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An Homily to Keith Jarrett

JarrettWHAT KEITH JARRETT plays on any concert evening is spellbinding. It needs to be, to stand above his histrionic and hissy fit, hypochondria, grunts, Gurdjieff philosophy and Garbarek past (very difficult to forgive him those tedious classical Eurotrash early 1970s’ recordings he made with Jan Garbarek, which might be the equivalent of painting the altar at the Sistine Chapel like a McDonalds drive-thru kiosk – “in Europe,” said Miles Davis, “they like everything you do, the mistakes and everything, that’s a little bit too much”).

When Ornette Coleman said to Jarrett that “man, you’ve got to be black” (because of his appearance), Jarrett replied that he was working on it. As proof, he had turned down the offer of piano lessons from Nadia Boulanger when younger so that he could concentrate on jazz, and to get to play eventually with Miles Davis. Miles said that “white musicians seem to lag behind the beat,” suggestive perhaps of comfort and satisfaction. Probably so, if Miles said it. But Miles said also that Jarrett was a genius.

Kern and Hammerstein’s Ol’ Man River – Paul Robeson’s film version its best known performance (he changed its lyrics for his recital performances) – contrasts the vicissitudes of the song’s African American one-man Greek chorus character, Joe, with the relentless Mississippi River. In this performance here from 2002, Jarrett’s own inbuilt metronome keeps his playing steady to the beat, and stops his jazz horse from bolting. Jarrett chimes as a mantelpiece clock, and is Ol’ Man River and Old Father Time too (who cheekily adds a beat at 2:00). The song’s pentatonic (five note) melody is redolent of the minstrel shows, Stephen Foster and what Miles would have disparaged as Uncle Tom music, is here given a tender and delicate wash. Jarrett’s sensitivity turns it into a lullaby free of any tension, anchored by gentle rhythmic gusto, bristling with Bach like figures at one point near the end but seamless whispers of counterpoint all through. He ends suggestively on the flattened seventh note, the devil in Jarrett.

Generally I find Jarrett’s trio playing problematic if hugely stimulating: often it seems to be reserved, his classical sensibilities inhibit an all out raw swing, his playing often not as gutsy as it might be; plenty will disagree. But his solo piano playing is Jarrett at his best and purest, and, boy, when he gets it right… My heart still melts when I listen to Jarrett’s most famous album, The Köln ConcertKoln, recorded in January 1975.  Jazz inhabits such a big, all-embracing world, none bigger than with the Köln concert (indeed it is the biggest selling solo piano recording in any genre ever) where he uses classical style filigree and very few jazz licks. So many jazz diehards think this is only a Mike Oldfield-type sound, a second chord found on the inadequate piano he had to play that evening. In fact Jarrett used mainly the piano’s middle register by design, for the piano provided was of such poor quality; it was badly recoded also. Further, having travelled badly and with food poisoning, Jarrett wasn’t well. A full house (the concert started at 11:30pm, to follow a previous concert in the hall) meant that to cancel was difficult, and he may have felt obliged to not let down the 17-year-old who had organised the evening. Yet that evening he wove mantra-like harmony, struck dynamic rhythms that demanded Jarrett’s foot stomping, teased his facial contortions, his shouts of abandon and body twists as his deft fingerwork chased the contour of his marbled musical statue. His silk touch is lost occasionally in the steam engine of his imagination. Lone voices then emerge from the depths, rise to climax, and collapse like Debussy’s sunken cathedral, subsided with exhaustion; moments of reflection then allow his fire to be lit again, then to alternate serene moments as bells chime across the hills and excited movement as birds flutter; felt, cotton, rubber, all textures are caressed, glass smashed, each shard stabbing deep into your musical soul. Stella Gibbons’ prose is alive and well today, but Jarrett’s music that evening, as still now, was just fab. And some.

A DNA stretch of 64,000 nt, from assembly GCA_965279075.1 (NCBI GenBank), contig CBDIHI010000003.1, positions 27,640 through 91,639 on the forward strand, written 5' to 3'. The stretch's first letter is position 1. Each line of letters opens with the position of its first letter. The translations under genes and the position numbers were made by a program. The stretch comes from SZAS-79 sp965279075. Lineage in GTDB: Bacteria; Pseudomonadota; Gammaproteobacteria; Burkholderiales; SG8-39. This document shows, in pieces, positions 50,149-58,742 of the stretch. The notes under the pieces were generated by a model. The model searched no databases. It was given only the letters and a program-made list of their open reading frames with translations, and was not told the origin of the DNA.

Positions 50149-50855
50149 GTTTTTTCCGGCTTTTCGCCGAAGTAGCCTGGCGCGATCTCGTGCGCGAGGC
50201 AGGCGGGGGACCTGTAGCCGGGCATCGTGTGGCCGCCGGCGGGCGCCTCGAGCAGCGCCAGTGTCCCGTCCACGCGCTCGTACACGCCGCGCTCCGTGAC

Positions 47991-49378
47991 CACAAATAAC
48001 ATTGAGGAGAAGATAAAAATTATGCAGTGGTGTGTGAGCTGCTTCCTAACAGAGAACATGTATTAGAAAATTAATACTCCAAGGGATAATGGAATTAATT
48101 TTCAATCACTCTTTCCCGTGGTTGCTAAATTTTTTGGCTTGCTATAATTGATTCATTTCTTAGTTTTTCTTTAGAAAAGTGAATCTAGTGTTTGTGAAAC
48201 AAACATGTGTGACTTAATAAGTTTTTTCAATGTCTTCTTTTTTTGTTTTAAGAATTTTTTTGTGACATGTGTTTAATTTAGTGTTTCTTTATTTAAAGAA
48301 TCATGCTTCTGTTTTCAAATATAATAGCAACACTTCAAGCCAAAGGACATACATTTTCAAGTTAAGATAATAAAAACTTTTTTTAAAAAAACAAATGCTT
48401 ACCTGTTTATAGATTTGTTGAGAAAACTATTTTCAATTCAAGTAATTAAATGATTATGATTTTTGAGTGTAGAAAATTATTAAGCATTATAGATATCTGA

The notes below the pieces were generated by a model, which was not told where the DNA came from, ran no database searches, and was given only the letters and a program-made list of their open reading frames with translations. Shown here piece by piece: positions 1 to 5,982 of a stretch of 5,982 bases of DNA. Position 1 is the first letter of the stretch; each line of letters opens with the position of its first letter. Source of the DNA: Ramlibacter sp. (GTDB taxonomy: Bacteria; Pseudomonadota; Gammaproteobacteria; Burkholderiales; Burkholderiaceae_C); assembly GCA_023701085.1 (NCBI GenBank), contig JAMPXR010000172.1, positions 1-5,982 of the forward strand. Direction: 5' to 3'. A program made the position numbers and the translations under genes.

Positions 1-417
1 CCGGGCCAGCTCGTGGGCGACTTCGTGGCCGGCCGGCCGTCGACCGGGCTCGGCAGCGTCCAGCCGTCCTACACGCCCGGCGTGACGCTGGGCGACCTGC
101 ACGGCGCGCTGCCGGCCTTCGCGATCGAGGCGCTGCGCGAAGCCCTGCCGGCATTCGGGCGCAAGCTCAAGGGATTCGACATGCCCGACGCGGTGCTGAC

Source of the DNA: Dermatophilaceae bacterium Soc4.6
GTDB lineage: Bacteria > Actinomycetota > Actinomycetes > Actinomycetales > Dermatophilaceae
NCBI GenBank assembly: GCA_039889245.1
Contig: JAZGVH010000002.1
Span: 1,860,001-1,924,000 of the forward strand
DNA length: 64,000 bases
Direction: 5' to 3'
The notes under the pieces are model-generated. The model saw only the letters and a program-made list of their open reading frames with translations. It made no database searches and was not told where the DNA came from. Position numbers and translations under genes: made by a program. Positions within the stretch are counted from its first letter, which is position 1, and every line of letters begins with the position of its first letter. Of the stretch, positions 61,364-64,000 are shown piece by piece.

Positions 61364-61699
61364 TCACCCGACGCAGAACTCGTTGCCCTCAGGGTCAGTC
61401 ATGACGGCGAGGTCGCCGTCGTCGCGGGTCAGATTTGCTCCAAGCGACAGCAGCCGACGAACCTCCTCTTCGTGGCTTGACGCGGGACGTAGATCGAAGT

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This entry was posted on 25th December 2020 by in Uncategorized.